It’s only fitting that, in my first column at the newly rechristened Quick Stop, that I would review an Adam Sandler picture, as my second Movie Poop Shoot column featured a review of Mr. Deeds. Four years may have passed since then, but as CLICK shows nothing has much changed at all in the Happy Madison camp–and for those like myself who are immune to the Sandler Kool-Aid, that’s not necessarily a good thing.In fact, many of the same problems I had with Deeds are actually brought into sharper relief in Click, which finds Sandler’s workaholic family man coming into possession of a remote control that is universal in the most literal sense: the device allows him to pause, rewind, fast forward, even picture-in-picture his life. This paves the way for the expected juvenalia along the lines of what is shown in the advertising — slow-mo’ing the bountiful, bouncing breasts on a comely jogger; pausing to move a rude kid’s catching arm so he could get hit in the face with a ball — as well as unrelated, grotesque crudeness such as his family dog’s incessant urge to hump an oversized plush duck toy. As is what has become the Sandler norm, such crudeness co-exists with schmaltz, as his put-upon wife (a wasted Kate Beckinsale, spending most of the film wearing sleepwear short-shorts) and his parents (Henry Winkler and Julie Kavner) constantly nag him about the importance of family over work.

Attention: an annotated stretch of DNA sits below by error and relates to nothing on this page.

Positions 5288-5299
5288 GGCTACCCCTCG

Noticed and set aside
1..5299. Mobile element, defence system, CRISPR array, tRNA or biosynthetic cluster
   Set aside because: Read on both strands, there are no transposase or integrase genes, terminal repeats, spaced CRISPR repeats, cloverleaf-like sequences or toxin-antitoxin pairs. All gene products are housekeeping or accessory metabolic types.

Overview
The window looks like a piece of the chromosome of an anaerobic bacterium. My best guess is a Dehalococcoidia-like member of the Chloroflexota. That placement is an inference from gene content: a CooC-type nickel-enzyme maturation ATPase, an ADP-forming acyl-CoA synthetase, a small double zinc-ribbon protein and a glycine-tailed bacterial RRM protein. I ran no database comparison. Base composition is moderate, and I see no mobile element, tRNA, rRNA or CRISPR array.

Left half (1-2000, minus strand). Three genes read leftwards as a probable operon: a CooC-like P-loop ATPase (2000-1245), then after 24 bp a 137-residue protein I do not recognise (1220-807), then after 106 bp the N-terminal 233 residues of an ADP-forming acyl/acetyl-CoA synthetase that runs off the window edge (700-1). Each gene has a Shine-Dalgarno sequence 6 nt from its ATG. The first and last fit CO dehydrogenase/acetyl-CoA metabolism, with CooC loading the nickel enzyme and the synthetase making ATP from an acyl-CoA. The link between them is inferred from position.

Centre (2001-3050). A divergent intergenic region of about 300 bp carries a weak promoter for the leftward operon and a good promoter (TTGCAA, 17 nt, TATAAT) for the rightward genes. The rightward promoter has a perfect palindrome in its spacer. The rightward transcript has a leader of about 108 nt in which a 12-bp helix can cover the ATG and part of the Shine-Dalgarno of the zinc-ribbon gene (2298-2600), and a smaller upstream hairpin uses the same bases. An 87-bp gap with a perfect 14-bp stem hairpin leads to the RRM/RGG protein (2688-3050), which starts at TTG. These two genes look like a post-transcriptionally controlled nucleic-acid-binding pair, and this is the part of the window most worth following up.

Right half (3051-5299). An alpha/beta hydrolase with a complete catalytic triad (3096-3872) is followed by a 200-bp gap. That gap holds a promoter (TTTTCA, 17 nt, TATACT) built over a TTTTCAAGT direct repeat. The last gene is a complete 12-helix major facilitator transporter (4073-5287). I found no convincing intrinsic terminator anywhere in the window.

And so one braces oneself for the inevitable sap-soaked conclusion, but no amount of preparation can steel one enough for the rather flabbergasting turn the film takes in its final third. Director Frank Coraci’s “movie” (as the credits pointedly state, as opposed to “film”) ventures far beyond the expected touchy-feely hugs-’n-healing into a mass of old age makeup and balls-out, would-be Oscar clip emoting by the erstwhile Waterboy himself. I doubt even the most devout Sandler devotees would call him a terribly rangy actor, and the maudlin muck of the final stretch would be a challenge to sell with a seasoned dramatic actor, let alone someone who has never possessed any sort of emotional pulse on screen like Sandler. While I’ve never been a fan of his particular brand of humor, if the alternative is suffering through him struggle mightily to convey angst over lost moments with his dad is, bring on the “comical” outbursts of violence, tiresome “You can do it!” callbacks, and Rob Schneider cameos.
Waist Deep in Pretension
To director/co-writer Vondie Curtis Hall’s credit, he wastes no time throwing reformed con O2 (Tyrese Gibson) WAIST DEEP (sorry, couldn’t resist) into a precarious situation: his young son (H. Hunter Hall, the director’s son, inheriting none of his father’s–or, for that matter, mother Kasi Lemmons’–acting talent) is taken from him in a big, energetically staged daylight street chase/shootout. The stage is thus set for a gritty, hard action thriller with a capable lead (given that Wesley Snipes has now been consigned to direct-to-video oblivion, there’s an open door for Gibson) and a sexy, spunky female cohort (Meagan Good’s Coco, who joins O2 on a bank robbing spree to pay off the kidnappers)–and whenever Hall shifts into action gear with various fights and chases, the movie is an engaging, if not terribly original, watch.